A blurred picture shows women seated at a club with an empty ice bucket before them. Picture: Twitter

DURBAN - You’ve probably seen the video of a group of young women who were apparently left with a R37 000 bill at a plush nightclub in Nelspruit, Mpumalanga.

It turns out the bill was indeed paid and all the social media craze about the tab not being paid turned out to be false.

The social media brigade peddled a story that a ‘blesser’ - those men with deep pockets and a taste for young women (who are also loosely referred to as slay queens for their high-end lifestyles) - had left the women at the club without settling the bill.

Using the video as evidence, the story was shared far and wide, with the young looking women subdued as the video pans towards the huge bill.

Items on the R37 000 bill included 15 bottles of champagne, a bottle of premium whiskey, cognac, meat platters and 10 six packs of Ice Tropez.

Also Read: Slay queens' R37k drinks bill was paid in full - nightclub

But now that we know the peddled story was not true, there are a still a number of lessons to take away from the incident.

` The video purportedly showing young women who had been left with a R37 000 bill. The allegation has been found to be false. 

Political analyst Lukhona Mnguni took to Facebook on Wednesday morning to call on young women to live within their means and on the same breath, hit out on people who wanted to humiliate young women for not having money.

“As a straight-thinking man why would you invite someone who is a student or intern or works but doesn't earn much for drinks and a good time in an expensive place and still expect them to foot the bill with you or with an equal share as yours? This idea that there are women who are lovers of things out there and it is good that they be humiliated is disorderly. Those women don’t take themselves there. Among men there are men who see women as objects for money to be spent on them so they weaken their guard and get to enjoy more than a good time at a club and become intimate,” said Mnguni.

Mnguni said society had allowed men to peddle the idea that women were “parasitic” while absolving “trash” behaviour by men.

A concorted story about a R37 000 bill went viral on social media. It turned out not to be true, here are the lessons we need to learn from the ordeal.
A concocted story about a R37 000 bill went viral on social media. While it turned out not to be true, there are lessons we need to learn from the ordeal.

“Why do we allow men to foster this culture and then pretend men are victims that are powerless and without agency, suffering at the hands of parasitic women? On money spending and nice times, I have always frowned upon exorbitant bills that are more about vanity than drinks necessary for the evening. That said each one should know the company they keep and no one would ever invite people he or she knows only to humiliate them with the bill and disappear on them. In fact, that very behaviour would deserve calling out and not hero worshipping because that's not only crass but definitely trash behaviour,” he said.

Mnguni said people needed to be content and “people must live within their means until such time their circumstances change”.

“This nation is so wounded we are now willing to wound each other over everything. Once you create an expectation then you better fulfil it. Very simple,” he said.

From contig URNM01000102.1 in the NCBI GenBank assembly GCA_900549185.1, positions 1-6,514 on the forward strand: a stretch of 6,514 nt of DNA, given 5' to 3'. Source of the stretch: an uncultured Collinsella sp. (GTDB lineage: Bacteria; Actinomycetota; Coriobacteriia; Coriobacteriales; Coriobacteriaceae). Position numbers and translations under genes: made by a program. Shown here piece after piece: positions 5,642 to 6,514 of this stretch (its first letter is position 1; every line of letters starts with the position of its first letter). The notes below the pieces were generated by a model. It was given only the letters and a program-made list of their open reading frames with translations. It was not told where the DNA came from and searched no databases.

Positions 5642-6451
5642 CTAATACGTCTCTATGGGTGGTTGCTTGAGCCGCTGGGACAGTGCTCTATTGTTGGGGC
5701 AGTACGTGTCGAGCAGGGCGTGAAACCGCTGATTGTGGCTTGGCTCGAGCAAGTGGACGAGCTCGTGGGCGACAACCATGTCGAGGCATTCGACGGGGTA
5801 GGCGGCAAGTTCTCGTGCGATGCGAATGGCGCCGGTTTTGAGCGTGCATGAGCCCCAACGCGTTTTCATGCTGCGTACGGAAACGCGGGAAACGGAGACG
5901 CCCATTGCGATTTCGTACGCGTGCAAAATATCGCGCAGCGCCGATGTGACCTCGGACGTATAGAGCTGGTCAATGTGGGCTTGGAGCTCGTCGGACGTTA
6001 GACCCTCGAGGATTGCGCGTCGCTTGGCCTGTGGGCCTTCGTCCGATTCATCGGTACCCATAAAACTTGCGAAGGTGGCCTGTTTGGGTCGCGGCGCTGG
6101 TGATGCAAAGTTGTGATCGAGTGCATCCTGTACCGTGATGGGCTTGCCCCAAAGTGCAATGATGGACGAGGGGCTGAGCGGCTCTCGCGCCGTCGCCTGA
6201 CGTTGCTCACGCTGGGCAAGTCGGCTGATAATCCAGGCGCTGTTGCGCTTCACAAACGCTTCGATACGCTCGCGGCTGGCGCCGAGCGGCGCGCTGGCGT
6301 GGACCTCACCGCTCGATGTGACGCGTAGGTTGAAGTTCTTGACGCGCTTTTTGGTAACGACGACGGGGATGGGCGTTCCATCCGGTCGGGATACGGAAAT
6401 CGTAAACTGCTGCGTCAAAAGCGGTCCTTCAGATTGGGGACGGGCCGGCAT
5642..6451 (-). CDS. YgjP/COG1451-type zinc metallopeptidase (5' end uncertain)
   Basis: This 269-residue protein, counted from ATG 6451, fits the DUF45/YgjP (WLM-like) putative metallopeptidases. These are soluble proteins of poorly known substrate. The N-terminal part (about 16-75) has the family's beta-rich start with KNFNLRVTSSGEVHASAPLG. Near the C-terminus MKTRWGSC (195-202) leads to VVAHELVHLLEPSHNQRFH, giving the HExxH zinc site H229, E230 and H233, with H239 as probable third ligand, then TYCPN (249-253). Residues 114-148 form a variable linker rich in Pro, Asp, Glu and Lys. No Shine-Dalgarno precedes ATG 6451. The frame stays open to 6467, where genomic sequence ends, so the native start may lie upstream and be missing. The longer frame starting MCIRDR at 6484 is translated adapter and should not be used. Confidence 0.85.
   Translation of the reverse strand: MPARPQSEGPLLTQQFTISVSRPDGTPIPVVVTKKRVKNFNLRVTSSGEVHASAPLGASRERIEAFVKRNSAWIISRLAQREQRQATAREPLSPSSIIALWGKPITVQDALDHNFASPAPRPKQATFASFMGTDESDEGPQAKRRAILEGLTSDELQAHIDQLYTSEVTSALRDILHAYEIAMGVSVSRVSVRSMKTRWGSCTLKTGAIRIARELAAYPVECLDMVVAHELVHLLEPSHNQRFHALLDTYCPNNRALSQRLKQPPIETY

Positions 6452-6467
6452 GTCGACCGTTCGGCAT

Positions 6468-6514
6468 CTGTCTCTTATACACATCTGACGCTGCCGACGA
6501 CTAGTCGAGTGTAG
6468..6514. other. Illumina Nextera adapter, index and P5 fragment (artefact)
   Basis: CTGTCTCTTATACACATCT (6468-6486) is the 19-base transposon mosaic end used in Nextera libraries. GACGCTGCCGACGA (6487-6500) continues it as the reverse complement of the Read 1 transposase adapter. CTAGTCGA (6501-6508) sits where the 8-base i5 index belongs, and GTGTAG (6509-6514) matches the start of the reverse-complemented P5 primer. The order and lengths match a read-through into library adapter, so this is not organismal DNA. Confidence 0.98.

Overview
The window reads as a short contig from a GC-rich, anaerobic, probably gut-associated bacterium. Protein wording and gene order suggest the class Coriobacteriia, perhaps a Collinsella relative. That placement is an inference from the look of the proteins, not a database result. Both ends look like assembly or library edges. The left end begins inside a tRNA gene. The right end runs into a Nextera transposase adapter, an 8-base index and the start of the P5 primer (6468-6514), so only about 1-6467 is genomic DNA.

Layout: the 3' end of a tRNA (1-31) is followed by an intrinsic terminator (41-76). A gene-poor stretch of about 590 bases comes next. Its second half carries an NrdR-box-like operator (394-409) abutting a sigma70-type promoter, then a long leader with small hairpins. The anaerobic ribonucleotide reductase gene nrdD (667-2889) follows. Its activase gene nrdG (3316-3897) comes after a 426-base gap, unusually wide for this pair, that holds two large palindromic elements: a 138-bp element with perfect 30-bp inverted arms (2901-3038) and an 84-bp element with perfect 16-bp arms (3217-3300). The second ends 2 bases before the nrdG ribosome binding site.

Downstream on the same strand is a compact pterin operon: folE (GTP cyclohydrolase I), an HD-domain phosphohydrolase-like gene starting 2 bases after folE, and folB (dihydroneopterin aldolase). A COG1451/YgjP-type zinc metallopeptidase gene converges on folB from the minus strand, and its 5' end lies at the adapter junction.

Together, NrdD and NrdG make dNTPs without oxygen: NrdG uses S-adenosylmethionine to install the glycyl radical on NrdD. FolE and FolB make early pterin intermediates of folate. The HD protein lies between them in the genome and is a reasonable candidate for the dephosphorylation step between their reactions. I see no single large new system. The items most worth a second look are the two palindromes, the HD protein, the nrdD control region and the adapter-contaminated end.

Former University of KwaZulu-Natal SRC President Noxolo Bhengu warned young women to refrain from relying on strangers to have fun. Bhengu, who is a final year medical student, said going out to have fun was not a crime, but young women had to be extra cautious who they associated themselves with.

"We live in times where cases of femicide are dominating because at some point we lead random men on to think they own us after they paid our bills. If you feel like going out to have some fun it always better to surround yourself with people you can trust, not strangers," she said.

Bhengu warned that once big bills, young women felt that they owed the men.

"It can put someone’s life in danger because once they pay such amount for you they take advantage of that, some they feel they owe these blessers something in return once they pay their bills,” she said.

Jackie Phamotse, author of the book “Bare: The Blesser’s Game”, said young women should always make sure they covered themselves financially when going out.  

“First of all why do women order expensive food or alcohol that they themselves don't afford to pay. Women must always make sure they have the cash to pay just in case a host can't pay for the bill. A person must be responsible for her intake, I think it's even unfair to the host when your guests order such expensive items they don't even afford. Make sure all the time you go out whether you invited or not, have the cash to cover yourself,” she said.

UKZN’s Catwalk graduate', Chrsyantha Chrys Palan, who holds an honours degree in media and cultural studies, said if women were ever confronted with a situation where an exorbitant bill was left unpaid by a man who had offered to pay, they should be calm and explain the situation to the manager.

“Call the manager and explain the situation to him, and that it wasn't you who was ordering the drinks. But that's why I say you need to secure yourself (financially) before being involved in a relationship, so you don't have to depend on the guy because guys do s**t like this,” she said.

Palan said the important thing for women to do was to sort themselves out and work towards stable careers and financial independence.

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